The cancer telomere/telomerase association stems from the fact that 80+% of human cancers do hijack telomerase and use it for their own viability.  The other 15+% use a recombination known as ALT. Cancers can also use both, so the current research into telomerase inhibition as an “anti-cancer” therapy will likely be a temporizing measure at best. The effects of telomerase inhibition on the immune system and stem cell health are also issues.

Bottom line, long telomeres appear to protect against cancer, short telomeres appear to promote it. Shortening telomeres in pre-existing cancers may buy the victim some time but the consequences are not yet clear.  So far, telomerase activation (in the absence of viral vectors, which are known to increase cancer incidence on their own) has not shown any increase in cancer in cell culture animal studies and human studies (Rejuvenation Research Sept 2010). This does not stop people from propagating that myth, however.  Dave Woynarowski MD, author The Immortality Edge

And finally, an erudite internet doc has posted his attack on the Paleo diet while promoting, guess which agenda. His article is entitled “Epigenetics- the Death of the Paleolithic Human” and shows lack of even a basic understanding of the word epigenetics.  Personally, given this individual’s stature, I find that hard to believe and wonder if it was not deliberate! Perhaps this was the result of the infamous “copywriter intervention” that is so prevalent when people become internet superstars.

Epigenetics is the de facto reason for many papers and speculations. It is not, however, the creation of new genes. It is not the creation of altered pathways to handle the high loads of Omega 6 fatty acids in pure vegetarian vegan diets, as an example.  I recently tested Omega 6 to 3 ratios on 60 Vegans and found all were abysmally low on Omega 3 – dangerously so, if one believes Dr Land’s and Dr Simopoulos’  data. The gene for lactase persists a few months longer now than it did thousands of years ago. We have blue eyes in the population, as well as several blood dyscrasias thought to prevent death from malaria past reproductive age.

That is about it as far as mutations that could be cited as evolution. If there are not genes for altering fatty acid metabolism, processing phytic acid, keeping lactase far into adulthood and genetically controlled immune responses to the presence of gluten, then no manner of epigenetic silencing or expression shifting will make these healthy foods for humans.

Perhaps Dr Bland knows of these mutations and the rest of us do not. That would lend a lot more credulity to his “epigenetic” argument. These genes have not yet been sequenced in the human genome, so far as I know.  Interestingly, short term, both Paleo and Vegan style diets yield similar reductions in what are routinely considered unhealthy biomarkers and there are no conclusive long term studies to define the most “healthy” human diet. Ron Rosedale’s data was based on Paleo style eating, but his study was short term.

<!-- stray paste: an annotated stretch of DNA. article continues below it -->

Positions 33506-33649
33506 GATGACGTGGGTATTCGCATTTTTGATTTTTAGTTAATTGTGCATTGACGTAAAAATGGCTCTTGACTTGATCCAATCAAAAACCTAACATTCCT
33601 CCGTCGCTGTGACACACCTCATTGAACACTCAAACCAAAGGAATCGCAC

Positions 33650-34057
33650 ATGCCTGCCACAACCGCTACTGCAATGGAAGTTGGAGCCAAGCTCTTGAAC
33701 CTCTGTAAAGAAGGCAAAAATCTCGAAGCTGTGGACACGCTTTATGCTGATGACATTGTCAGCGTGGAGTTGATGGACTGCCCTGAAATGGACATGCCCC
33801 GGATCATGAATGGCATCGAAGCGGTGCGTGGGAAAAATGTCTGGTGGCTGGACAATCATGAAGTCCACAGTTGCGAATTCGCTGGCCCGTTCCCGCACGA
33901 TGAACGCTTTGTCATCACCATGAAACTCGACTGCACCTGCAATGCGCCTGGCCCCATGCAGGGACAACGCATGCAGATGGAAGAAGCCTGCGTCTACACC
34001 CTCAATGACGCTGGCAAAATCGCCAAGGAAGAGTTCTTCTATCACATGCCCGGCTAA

If one uses the epigenetics argument, then any information from the “China Study” is suspect, as is most population-based information, including that used to justify Paleo, since our American population clearly has different epigenetic expression than rural China or Kitaava for that matter.

We can toss the term epigenetics around to justify our agendas as much as we like, until we understand it better. These days, merely saying the words epigenetics, telomerase, stem cells and so forth, creates a “WOW” factor among the lay public and garners attention. I wish, before saying these words, we would be more cognizant of what we do and don’t know and admit that to the public. I suspect Dr Bland is very clear on what epigenetics really is. Personally, I am willing to admit I was not around 50,000 or 100,000 years ago, so there is still room for new information. Just because an argument sounds smart doesn’t mean it is.  Where are those new genes, Doc?  David Woynarowski MD

I want to personally thank Dr Mehment Oz’s research team for calling attention to things I have done for the past decade. Their attendance to raspberry ketone, Omega 3 testing and L Carnosine in the past few weeks and touting them as “new discoveries” has lent credence to my work!

Dr Dave

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  1. Pingback: Fighting a losing battle with cancer « Dr Dave Unleashed Blog